14. The resulting hodgepodge has the feel of filmmaking by committee, the look of last-minute reshoots and the whiff of desperation. Not even Braff's cartoonish smirk is distracting enough to hide that.
  15. It's the script -- by director Mark Fergus (who also wrote the adapted script for "Children of Men") and Hawk Ostby -- that lets everyone down.
  16. The film may be like looking through a stranger's scrapbook. With sketchy and didactic scenes lacking narrative cohesion, it is a collection of often strong images that fail to come to life.
  17. Most of this is harmless enough, but Kasdan's Hollywood logic is simply too implausible.
  18. As hard as it tries to capture that blend of domestic comedy and paternal angst that made its predecessor a classic, it is still a pale shadow and a barely passable Steve Martin vehicle. [20 Dec 1991, p.10]
  19. Good performances are mostly wasted. Phoef Sutton's adaptation of the Abrahams' novel is poor, it works to an absurdly unlikely and dramatically dishonest must-hit-a-home-run conclusion, and - though it tries here and there - it has absolutely nothing new to say on the subject of fan obsession. [16 Aug 1996. p.30]
  20. Director John McTiernan is normally a competent director but he's simply not at his best here. He shows little flair for comedy, his performances are one-dimensional, and his action sequences are predictable and sometimes amazingly sloppy. [18 Jun 1993, p.5]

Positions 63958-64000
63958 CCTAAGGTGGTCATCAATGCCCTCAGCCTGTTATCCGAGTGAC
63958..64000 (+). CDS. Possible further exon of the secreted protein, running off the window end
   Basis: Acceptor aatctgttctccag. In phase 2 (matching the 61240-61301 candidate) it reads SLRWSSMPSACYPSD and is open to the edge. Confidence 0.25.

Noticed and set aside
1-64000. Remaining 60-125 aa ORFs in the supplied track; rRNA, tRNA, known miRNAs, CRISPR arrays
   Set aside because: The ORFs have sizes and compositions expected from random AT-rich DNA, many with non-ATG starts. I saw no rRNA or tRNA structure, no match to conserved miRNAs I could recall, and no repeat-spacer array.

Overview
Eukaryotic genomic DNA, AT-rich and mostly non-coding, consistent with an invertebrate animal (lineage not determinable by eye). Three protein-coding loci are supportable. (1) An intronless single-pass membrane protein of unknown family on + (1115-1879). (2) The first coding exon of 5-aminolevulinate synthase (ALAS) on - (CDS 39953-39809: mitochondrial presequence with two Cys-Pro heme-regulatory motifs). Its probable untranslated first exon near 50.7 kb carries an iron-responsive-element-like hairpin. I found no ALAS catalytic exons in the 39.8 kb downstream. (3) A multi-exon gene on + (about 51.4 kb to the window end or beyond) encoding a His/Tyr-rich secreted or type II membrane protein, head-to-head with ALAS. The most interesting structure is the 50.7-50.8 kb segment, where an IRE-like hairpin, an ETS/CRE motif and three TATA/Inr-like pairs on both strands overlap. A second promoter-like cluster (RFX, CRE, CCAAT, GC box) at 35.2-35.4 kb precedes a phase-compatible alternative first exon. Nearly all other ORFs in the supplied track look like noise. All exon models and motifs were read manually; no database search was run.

21. The Man Without a Face also manages to be an expression of Gibson's well-known political and sexual conservatism. It goes to some lengths to pay homage to John Wayne (three times) while the anti-war left of the '60s is brutally caricatured as a bunch of effete snobs, and the women in this movie are just in the way. [25 Aug 1993, p.c1]
  22. All told, this thing has to be one of the dullest caper movies ever made.
  23. As usual, Albert Finney gives a towering performance in his new movie, "A Man of No Importance," and, as usual, the movie around his performance is not much. [03 Feb 1995]
  24. The film's deliberate pace, its constantly confusing structure, its thematic vagueness and its clumsy and often embarrassingly amateurish Garden of Eden sequences combine to make The Loss of Sexual Innocence at best, a tough sit; at worst, a self-consciously arty parable of a self-indulgent filmmaker. [30 Jun 1999]
  25. Johnny Suede seems in every way a pale imitation that is so vacuous and self-consciously hip that it just fades into nothingness. [13 Nov 1992]
    • 13 Metascore
    • 42 Critic Score
    This belabored summertime sequel is moderately less vulgar, certainly less expensive and, if possible, even less funny than its forerunning bomb, "Daddy Day Care."
  26. It is not giving away much to say that everything ends as expected, just not soon enough.
  27. The combined efforts of three novice screenwriters fail to give shape to a life that was, although devoted to a noble cause, unexceptional.
    • 25 Metascore
    • 42 Critic Score
    Bad animation and casting make Moses movie a zero, not a Ten.
  28. It's a by-the-numbers action affair, and one that is considerably more mean-spirited and humorless than the norm. [4 Aug 1995, p.29]